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The Good, the Bad and the Dunked,
This review is from: Doctor Who: Dark Horizons HC (Hardcover)
Customer review from the Amazon Vine Programme (What's this?)
J. T. Colgan, better known as "chick-lit" author Jenny Colgan, was a surprising choice to pen a "Doctor Who" novel. However, given the fact that new "Who" is as much about Earthling emotions as it is about alien invasions, Colgan is an eminently suitable choice.
Much of her narrative dwells on human relationships, such as that between a widowed chieftain and his rebellious teenage son, and the one that develops between the feisty princess Freydis and the farm-boy-turned-Viking Henrik. However, balancing these interludes are the threat of a fiery extraterrestrial menace and some exciting TARDIS antics both on and beneath the waves. Colgan keeps the reader engaged by switching the action from a Viking longboat to a Scottish island to another Viking ship to a particularly exciting encounter on the seabed.
The tone of the novel is roughly the same as that of the modern television series. There are some gruesome deaths and references to sexuality, but nothing "adult" in an X-rated sort of way, so this book is suitable for all ages. It's not tremendously challenging or earth-shattering, but the author throws in some cool historical details that should interest the "Horrible Histories" generation and older readers alike, such as references to the Lewis Chessmen and the fact that the Vikings had no single, simple word for the colour blue.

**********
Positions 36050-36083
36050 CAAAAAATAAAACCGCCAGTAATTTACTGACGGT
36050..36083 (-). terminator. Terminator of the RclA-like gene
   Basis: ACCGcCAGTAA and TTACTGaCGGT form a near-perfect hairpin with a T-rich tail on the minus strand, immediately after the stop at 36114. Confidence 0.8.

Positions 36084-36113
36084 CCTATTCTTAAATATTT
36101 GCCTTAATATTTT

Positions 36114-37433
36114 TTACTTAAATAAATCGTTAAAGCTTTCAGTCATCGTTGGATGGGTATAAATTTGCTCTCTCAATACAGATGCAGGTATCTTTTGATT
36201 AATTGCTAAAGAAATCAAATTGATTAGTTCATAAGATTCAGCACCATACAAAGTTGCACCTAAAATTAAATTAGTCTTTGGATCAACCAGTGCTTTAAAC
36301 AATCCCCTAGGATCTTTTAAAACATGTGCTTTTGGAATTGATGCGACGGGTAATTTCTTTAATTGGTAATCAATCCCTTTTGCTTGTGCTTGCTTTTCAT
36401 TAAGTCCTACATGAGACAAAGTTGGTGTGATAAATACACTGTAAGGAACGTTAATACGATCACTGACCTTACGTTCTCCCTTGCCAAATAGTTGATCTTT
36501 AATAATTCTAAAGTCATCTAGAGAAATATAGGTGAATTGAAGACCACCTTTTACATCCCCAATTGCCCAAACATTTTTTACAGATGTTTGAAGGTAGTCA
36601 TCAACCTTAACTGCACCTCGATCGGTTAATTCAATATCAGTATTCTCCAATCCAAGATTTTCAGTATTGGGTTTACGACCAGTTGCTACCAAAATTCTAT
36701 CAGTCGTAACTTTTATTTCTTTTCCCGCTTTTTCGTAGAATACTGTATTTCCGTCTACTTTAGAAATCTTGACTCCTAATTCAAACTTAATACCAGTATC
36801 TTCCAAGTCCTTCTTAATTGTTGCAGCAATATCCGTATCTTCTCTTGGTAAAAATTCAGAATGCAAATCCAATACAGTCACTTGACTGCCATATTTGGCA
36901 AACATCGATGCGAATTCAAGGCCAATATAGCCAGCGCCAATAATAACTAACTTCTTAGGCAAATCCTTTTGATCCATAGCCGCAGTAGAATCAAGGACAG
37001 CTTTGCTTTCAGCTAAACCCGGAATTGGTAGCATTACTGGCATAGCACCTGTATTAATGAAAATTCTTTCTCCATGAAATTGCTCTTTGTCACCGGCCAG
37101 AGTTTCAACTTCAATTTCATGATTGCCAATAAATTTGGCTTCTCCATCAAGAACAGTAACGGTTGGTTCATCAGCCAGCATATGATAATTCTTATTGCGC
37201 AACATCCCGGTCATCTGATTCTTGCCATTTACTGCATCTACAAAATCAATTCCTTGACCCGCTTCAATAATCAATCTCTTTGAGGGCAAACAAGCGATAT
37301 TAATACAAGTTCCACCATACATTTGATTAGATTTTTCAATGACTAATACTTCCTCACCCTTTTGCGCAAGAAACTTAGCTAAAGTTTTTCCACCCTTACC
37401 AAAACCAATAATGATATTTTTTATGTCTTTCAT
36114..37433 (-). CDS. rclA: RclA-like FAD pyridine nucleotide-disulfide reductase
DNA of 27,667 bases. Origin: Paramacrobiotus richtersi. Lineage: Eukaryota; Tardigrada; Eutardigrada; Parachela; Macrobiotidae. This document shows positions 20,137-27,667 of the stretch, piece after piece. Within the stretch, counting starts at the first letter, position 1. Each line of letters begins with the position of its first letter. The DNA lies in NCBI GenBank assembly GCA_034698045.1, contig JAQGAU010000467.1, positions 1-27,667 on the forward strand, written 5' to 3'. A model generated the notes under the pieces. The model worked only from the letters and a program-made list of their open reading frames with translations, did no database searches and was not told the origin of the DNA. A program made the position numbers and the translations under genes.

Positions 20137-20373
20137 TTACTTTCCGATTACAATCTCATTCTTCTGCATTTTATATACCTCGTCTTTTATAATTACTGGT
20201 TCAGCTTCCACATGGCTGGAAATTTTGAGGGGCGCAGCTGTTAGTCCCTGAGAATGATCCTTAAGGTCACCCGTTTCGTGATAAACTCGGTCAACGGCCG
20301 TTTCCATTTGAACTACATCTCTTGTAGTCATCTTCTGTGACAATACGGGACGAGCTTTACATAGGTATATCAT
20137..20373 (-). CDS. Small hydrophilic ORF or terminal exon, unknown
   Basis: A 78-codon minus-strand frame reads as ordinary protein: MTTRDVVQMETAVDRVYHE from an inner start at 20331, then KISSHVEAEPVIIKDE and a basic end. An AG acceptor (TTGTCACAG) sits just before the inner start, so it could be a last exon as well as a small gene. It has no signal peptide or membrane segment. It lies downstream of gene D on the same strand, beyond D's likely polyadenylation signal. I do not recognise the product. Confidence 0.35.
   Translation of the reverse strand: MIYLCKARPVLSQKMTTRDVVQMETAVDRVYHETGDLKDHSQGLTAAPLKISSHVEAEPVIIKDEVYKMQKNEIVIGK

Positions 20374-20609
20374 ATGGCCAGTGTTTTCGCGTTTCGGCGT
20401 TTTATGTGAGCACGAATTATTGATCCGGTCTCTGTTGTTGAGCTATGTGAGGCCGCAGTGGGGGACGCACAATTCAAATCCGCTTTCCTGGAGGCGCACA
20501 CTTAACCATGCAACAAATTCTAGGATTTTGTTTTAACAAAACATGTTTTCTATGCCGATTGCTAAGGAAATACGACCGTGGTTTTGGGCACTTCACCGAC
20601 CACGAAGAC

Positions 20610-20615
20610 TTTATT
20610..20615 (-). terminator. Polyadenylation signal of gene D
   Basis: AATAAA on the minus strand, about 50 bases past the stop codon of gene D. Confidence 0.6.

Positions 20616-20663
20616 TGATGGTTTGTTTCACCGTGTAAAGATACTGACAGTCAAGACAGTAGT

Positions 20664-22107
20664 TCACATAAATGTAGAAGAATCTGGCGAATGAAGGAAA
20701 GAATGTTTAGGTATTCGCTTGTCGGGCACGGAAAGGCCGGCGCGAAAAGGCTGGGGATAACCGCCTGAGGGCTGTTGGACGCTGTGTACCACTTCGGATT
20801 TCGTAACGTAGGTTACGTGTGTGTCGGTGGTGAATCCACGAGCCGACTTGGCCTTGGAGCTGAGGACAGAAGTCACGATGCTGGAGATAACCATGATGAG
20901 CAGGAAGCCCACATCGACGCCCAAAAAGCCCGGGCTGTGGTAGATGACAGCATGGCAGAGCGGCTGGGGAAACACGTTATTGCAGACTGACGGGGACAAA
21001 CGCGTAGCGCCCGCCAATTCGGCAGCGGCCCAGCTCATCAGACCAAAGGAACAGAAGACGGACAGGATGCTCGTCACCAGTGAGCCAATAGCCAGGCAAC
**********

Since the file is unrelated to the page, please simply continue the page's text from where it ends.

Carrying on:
The Eleventh Doctor is well characterised as an ancient yet youthful being, child-like and looking for fun, but burdened by responsibility. In a particularly beautiful moment (on page 221), Colgan puts her finger on the reason why the Time Lord lies: "The Doctor paused. He hated lying to children. But not as much as he hated scaring them."
The Doctor is travelling alone, without the Ponds, though there are echoes of them as Freydis and Henrik settle into their roles as stand-in companions. A fiery redhead, Freydis is, like Amy, an independent and commanding presence, the focus of all the boys' (the Doctor, Henrik, the Vikings) attention. Like Rory, Henrik is attracted to her, in awe of her and also a little afraid of her. In his own words, she is "a good but slightly terrifying woman" (page 284).
The author gets a little bogged down with the intricacies of TARDIS translation (for example, the Vikings and Britons require interpreters when talking to one another, even when the Doctor is nearby) and there is evidence that the final chapters did not receive quite as good a proofread as they might have done (for instance, little Luag's age is miraculously reversed from seven to six). The title doesn't seem very fitting, feeling more "Star Trek" than "Doctor Who" to me, and it doesn't really shout Vikings or fiery underwater menace. "Ragnarök" or "The Burning" might have been more suitable titles, though the latter has already been used on a "Who" novel.
These quibbles aside, this is a flaming good read.